Mother and toddler hit in crosswalk

- In the North Bay, a mother and her toddler son are recovering after being hit in a crosswalk Monday. Both are out of the hospital, and the driver stopped at the scene, but Petaluma Police say vehicle -pedestrian accidents are a growing problem.

"He was buckled into his stroller, which was good," investigating officer Mario Giomi told KTVU.

The stroller flew about 40 feet, but the boy was not ejected from it, which likely protected him from more serious injury.

The pair had just left Walnut Park at 4th and D Streets, for a short walk home. Just steps into the crosswalk, the 33 year old woman and her 18 month-old baby were struck by an SUV turning left.

She was knocked down, and knocked unconscious. When she came to, she could see strangers tending to her son. Some ran from a restaurant across the street.

"This child was too young to tell you what hurts , where it hurts, why it hurts," said Ofc. Giomi, "so it was nerve-wracking."

57 year old Lynda Jacobsen of Petaluma was at the wheel of the Hyundai Santa Fe. She told officers she didn't see anyone in the crosswalk, and she couldn't explain why she hit the pair.

"We investigate a lot of collisions where, for whatever reason, drivers don't see pedestrians," observed Ofc. Giomi.

Police found no indication of impairment or distraction, and Jacobsen was in tears after the accident.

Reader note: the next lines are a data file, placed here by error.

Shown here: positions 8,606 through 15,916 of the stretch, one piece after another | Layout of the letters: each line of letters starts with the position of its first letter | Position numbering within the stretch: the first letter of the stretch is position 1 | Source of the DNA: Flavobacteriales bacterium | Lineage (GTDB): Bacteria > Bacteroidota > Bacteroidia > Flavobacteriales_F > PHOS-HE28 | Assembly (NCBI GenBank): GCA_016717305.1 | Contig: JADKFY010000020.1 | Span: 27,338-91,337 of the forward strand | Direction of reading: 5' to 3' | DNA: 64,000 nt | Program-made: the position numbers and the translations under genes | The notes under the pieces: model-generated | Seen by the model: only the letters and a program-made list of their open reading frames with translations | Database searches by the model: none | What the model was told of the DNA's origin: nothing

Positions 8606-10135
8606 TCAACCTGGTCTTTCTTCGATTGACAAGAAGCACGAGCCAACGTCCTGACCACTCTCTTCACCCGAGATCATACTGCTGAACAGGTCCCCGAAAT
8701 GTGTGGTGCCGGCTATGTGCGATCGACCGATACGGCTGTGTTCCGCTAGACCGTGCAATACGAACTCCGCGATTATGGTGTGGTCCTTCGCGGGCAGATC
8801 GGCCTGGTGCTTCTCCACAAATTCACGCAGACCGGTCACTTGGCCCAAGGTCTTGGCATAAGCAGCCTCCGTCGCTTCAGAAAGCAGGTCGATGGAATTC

"She was very emotional and upset," acknowledged Ofc. Giomi, "and I don't think she will forget this."

One block over on Petaluma's main boulevard, some crosswalks have been equipped with flashing lights, so that pedestrians can alert drivers before they step off the curb.

Petaluma has a population of 60,000, and residents say they've never seen it so congested. Many drivers opt for surface streets to avoid back-ups on the north-south 101 freeway. .

"Last year we had three fatal incidents involving pedestrians," Lt. Tim Lyons told KTVU, nothing that traffic enforcement has been stepped-up.

So far in 2017, Petaluma has racked up 18 pedestrian-involved injury collisions. That's one more than in all of 2016, and seven more than the 2015 total.

The victim Monday told police that Jacobsen did not have her turn signal on , so she assumed she was going straight and stepped into the crosswalk.

"I always make eye contact with the person who seems to be in possible conflict with me," advised Lt. Lyons, "so I make sure they know I'm there, and I know they see me."

"There are a lot more people, lots more cars, lots more problems," observed longtime resident Roger Horick, crossing the same intersection with wife Bonnie, a few hours later.

"We almost got hit one time, actually a couple of times," Horick shared.

"Sometimes the sun is in their eyes, and if Roger didn't pull me back and out of the way, I would have been hit for sure," chimed in Bonnie.

Traffic engineers may look at whether this intersection needs a warning system, but police say the best life-saving strategy is simply paying attention.

"Absolutely, and anytime you get hit by a car and can walk away from it you're extremely lucky," concluded Giomi.

Jacobsen was not cited at the scene, but could be when the investigation is finished. The mother and son were treated and released from Santa Rosa Memorial Hospital.

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